Patients with MM have a multitude of risk factors for development of thrombosis. These can generally be categorised into patient related factors such as prior VTE and increased body mass index (BMI), MM related factors (e.g., renal impairment, hyperviscosity, disease activity, reduced mobility) and therapy-related risk factors. There are a number of models and predictive scores that have attempted to stratify individual risk for VTE. The Khorana score is widely used to identify risk for cancer-associated VTE in patients with malignancy who are initiating systemic therapy. It is comprised of five clinical and laboratory indices, including type of cancer, platelet count, haemoglobin level and white cell count (WCC) as well as BMI[10]. However, given that it is largely based on solid organ tumour data, it has been recognised that this score likely has limitations in the MM population with several studies observing that it does not accurately predict VTE risk within this cohort[2,11,12]. In fact, in a study of over 300 patients with MM, Barrett et al.[2] noted that WCC was the only single variable from the Khorana score that retained predictive significance for VTE in their cohort.

    The current International Myeloma Working Group (IMWG) has provided guidance, based on stratification by Palumbo et al.[13], on thromboprophylaxis in MM by compiling a VTE risk assessment incorporating individual, therapy- and myeloma-related factors. This guidance has also been incorporated into the National Comprehensive Cancer Network (NCCN) guidelines but several groups have observed that these guidelines do not fully capture VTE risk and thus have sought to develop novel and more rigorous VTE risk assessment tools [Table 1]. Sanfilippo et al.[12] explored individual risk factors for VTE and combined the relevant factors to develop a risk prediction model called the “IMPEDE VTE” score which attributes scores to each contributory risk factor. Similarly, Li et al.[14] evaluated the performance of the current NCCN guidelines in a large population based cohort while simultaneously developing their own VTE risk-assessment model specifically for patients undergoing therapy with IMiDs. They concluded that their own model, the SAVED score, which incorporated recent surgery, Asian ethnicity, prior history of VTE, age > 80 and dexamethasone dose had a greater discriminative power than the current consensus recommended by the NCCN guidelines[14]. While these scoring algorithms have advanced VTE-risk discrimination in MM, some concerns have been raised that these scores were designed using retrospective data which was based upon therapies that are now less commonly used[15]. Incorporation of additional biomarkers may further improve the accurate risk prediction of VTE for this vulnerable cohort.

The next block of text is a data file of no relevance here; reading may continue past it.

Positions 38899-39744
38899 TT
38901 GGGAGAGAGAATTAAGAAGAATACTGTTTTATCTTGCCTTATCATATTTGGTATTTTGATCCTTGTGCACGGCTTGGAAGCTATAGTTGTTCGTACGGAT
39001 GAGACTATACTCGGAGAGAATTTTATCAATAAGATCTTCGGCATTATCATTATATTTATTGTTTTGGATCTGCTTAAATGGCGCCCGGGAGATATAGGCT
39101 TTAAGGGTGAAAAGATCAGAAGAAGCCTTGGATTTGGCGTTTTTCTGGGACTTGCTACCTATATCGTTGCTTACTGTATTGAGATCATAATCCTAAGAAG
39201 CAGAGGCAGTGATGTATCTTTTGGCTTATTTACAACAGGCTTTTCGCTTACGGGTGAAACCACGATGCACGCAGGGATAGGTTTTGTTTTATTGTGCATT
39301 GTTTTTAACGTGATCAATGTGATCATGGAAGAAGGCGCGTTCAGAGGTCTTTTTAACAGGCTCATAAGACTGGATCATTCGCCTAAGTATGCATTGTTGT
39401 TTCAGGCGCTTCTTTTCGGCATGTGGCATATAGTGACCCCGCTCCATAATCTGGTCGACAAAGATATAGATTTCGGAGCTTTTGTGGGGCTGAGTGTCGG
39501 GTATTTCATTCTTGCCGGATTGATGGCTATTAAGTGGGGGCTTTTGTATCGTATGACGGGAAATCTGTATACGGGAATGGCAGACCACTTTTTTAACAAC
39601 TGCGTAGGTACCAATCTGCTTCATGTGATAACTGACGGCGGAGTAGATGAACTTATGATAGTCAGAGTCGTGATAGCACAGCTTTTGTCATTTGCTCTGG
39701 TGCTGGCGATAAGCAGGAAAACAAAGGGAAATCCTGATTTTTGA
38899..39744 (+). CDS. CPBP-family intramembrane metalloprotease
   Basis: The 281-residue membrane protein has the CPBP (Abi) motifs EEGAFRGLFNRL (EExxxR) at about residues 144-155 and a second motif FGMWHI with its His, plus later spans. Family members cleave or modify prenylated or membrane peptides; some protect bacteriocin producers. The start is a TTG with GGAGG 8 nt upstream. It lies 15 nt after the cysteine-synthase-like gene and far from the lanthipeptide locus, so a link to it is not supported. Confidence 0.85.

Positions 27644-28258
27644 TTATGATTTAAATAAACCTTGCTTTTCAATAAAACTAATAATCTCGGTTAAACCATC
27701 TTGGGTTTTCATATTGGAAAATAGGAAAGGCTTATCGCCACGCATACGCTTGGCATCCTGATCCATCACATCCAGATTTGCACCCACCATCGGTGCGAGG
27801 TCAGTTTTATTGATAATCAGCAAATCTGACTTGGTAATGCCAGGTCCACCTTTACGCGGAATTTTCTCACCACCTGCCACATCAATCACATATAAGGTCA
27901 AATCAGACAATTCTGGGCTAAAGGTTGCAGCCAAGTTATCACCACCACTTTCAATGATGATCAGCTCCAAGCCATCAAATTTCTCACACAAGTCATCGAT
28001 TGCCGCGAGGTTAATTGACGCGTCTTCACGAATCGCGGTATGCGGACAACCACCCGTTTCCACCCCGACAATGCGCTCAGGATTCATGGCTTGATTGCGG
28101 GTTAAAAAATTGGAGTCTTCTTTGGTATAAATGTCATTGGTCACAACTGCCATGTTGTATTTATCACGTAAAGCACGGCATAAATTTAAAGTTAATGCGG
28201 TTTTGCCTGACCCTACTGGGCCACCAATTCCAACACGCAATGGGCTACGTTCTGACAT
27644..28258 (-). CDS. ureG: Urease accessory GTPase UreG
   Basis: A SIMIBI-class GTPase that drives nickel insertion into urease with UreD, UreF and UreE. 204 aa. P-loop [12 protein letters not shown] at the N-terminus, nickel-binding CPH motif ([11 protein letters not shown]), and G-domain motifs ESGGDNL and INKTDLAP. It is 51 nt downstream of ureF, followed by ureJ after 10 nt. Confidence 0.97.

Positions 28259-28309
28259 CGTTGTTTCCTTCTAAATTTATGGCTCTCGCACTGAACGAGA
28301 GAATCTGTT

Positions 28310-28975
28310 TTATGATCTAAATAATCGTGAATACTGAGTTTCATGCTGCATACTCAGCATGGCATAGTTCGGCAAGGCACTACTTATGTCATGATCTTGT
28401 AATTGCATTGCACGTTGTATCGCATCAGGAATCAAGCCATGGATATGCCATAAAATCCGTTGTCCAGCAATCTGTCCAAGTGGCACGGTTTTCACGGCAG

Table 1

    Recently developed risk stratification tools for VTE in multiple myeloma

    IMPEDE VTE score
    Variable
    ScoreSAVED score
    Variable
    Score
    IMiD (immunomodulatory agent)4Recent surgery (within last 90 days)2
    Body mass index (>/ 25 kg/m2)1Ethnicity: Asian race-3
    Fracture (pelvic, hip or femur)4Prior history of VTE3
    Use of erythropoietin-stimulating agent1Age “eight” > 801
    Use of doxorubicin chemotherapy3Dexamethasone use (standard or high)1 or 2
    Use of dexamethasone (high-dose/low-dose)4/2Low risk: </ 1
    High risk: >/ 2